Review of Diary of a Mad Man
Written by Emelia Marshall Lovsey
Diary of a Madman tells the story of anti hero Pop Sheeran. For generations his family have been painting the Forth Bridge with pride, a job which takes so long that by the time he has finished painting, he has to start again. The problem is: there’s a new paint which lasts for fifteen years- if Pop uses it, he’d paint himself out of a job. Furthermore, a young Englishman studying engineering has come to stay with Pop’s family and caught the eye of his daughter. These combined forces cause him to start to lose his sense of personal, professional and national identity as well as his sense of purpose and with them he begins to lose his mind. Meanwhile his caring wife with the help of modern medicine and his beloved teenage daughter, try their best to keep him together.
This production of this play, despite its laugh out laugh moments, is fraught with tension. In a way, it echoes and draws similarities with Arthur Miller’s: A View From A Bridge. This play, written by Al Smith, despite its sheer brilliance, appears very occasionally at times as a little cluttered and sometimes difficult to follow. Though following a descent into madness is probably no easy thing. Either way, this is easily forgotten and forgiven due to the gripping nature of the story, compelling and captivating characters and impeccable quality that this production offers from start to finish. The play is in moments abstract and out there, which in another production could easily undermine the show; however in this case it is pulled off magnificently. This show is as slick and as sharp as a production you might find on at The National Theatre, a credit to the director Christopher Haydon and all the other creatives on board.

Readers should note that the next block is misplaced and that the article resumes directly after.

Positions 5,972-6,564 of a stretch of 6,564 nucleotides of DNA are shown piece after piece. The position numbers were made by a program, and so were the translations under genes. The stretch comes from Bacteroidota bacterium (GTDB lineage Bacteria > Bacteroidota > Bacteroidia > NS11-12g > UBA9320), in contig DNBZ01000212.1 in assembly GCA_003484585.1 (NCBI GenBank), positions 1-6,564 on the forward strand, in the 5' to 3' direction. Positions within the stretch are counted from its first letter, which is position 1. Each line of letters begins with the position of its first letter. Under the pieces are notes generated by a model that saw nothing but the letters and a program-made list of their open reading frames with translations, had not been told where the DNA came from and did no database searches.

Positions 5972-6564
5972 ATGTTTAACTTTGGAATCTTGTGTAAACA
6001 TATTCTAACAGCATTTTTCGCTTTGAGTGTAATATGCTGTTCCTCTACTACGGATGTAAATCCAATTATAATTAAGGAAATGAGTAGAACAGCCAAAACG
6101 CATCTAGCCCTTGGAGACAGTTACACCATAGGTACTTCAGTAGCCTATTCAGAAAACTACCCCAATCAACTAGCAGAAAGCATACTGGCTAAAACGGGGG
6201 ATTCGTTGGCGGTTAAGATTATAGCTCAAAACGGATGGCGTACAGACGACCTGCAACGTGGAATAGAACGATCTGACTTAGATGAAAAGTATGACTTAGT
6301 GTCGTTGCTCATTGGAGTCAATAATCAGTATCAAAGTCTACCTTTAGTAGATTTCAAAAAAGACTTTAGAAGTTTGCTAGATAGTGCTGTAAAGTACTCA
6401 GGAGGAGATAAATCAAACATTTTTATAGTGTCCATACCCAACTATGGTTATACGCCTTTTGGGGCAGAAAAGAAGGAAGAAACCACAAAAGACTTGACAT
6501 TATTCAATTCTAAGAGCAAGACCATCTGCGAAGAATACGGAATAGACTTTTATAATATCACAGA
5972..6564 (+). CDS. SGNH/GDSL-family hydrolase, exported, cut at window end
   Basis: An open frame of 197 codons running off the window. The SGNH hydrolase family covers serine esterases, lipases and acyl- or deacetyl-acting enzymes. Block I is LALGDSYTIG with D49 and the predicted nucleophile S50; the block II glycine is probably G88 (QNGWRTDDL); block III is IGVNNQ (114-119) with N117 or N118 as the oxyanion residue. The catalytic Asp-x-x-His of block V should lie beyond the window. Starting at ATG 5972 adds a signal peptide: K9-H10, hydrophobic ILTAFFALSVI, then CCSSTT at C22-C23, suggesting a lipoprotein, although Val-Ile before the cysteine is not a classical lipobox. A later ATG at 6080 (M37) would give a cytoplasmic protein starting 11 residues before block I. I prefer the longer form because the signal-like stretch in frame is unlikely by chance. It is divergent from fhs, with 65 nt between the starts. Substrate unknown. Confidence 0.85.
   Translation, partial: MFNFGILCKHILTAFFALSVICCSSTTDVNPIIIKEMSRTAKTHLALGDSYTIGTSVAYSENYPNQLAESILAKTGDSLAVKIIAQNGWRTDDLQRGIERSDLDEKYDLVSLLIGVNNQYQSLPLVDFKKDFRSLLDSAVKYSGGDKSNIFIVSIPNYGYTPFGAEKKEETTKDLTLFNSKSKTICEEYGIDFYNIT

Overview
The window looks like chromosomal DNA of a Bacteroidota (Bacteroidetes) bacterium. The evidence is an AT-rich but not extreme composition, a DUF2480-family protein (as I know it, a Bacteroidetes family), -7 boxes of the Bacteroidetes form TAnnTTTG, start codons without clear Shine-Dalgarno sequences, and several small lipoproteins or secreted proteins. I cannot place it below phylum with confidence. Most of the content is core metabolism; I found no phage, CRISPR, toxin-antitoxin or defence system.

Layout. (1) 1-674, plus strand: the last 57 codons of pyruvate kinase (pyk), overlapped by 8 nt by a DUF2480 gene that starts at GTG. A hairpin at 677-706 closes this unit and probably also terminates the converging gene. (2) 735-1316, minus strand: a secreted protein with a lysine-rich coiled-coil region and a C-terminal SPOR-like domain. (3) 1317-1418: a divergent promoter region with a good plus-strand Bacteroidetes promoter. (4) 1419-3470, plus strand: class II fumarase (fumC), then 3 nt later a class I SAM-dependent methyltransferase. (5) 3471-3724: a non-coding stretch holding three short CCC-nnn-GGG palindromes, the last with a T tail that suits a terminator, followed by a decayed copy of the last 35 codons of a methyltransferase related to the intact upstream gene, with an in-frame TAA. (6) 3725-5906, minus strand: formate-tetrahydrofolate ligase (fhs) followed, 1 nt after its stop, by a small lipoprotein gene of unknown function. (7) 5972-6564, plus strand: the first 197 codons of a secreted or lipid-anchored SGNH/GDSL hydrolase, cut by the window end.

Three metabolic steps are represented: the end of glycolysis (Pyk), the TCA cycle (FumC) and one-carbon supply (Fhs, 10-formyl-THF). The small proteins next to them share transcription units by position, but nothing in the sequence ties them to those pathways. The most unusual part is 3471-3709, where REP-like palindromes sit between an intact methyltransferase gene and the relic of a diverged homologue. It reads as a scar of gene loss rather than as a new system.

The talented cast of Diary of a Madman do an excellent job of telling this powerful story. Mel McCloud played by Lois Chimimba offers much needed comic relief. Louise McMenemy playing Mel Sheeran is a convincing teenager. Liam Brennan who plays Pop is the best thing to hit the stage since Mark Strong in a View From a Bridge at the Young Vic. He was nominated for an Offie for his extraordinary performance. He plays a character which an audience could easily find themselves disliking and yet he endears us to him as we find ourselves feeling great empathy for our anti hero. His stella and electrifying yet tender and sensitive performance is enough to leave any audience member feeling like they’ve been punched in the gut, ready to weep. It’s shows like this which are the reason we go to the theatre.
This moving production has a political undercurrent and begs questions about nationalism, identity, families, mental illness and insecurity. The story is enthralling. The direction and staging is on point. The acting is brilliant. This is a must see production, catch the London transfer from Edinburgh at The Gate Theatre in Notting Hill until the 24th of September.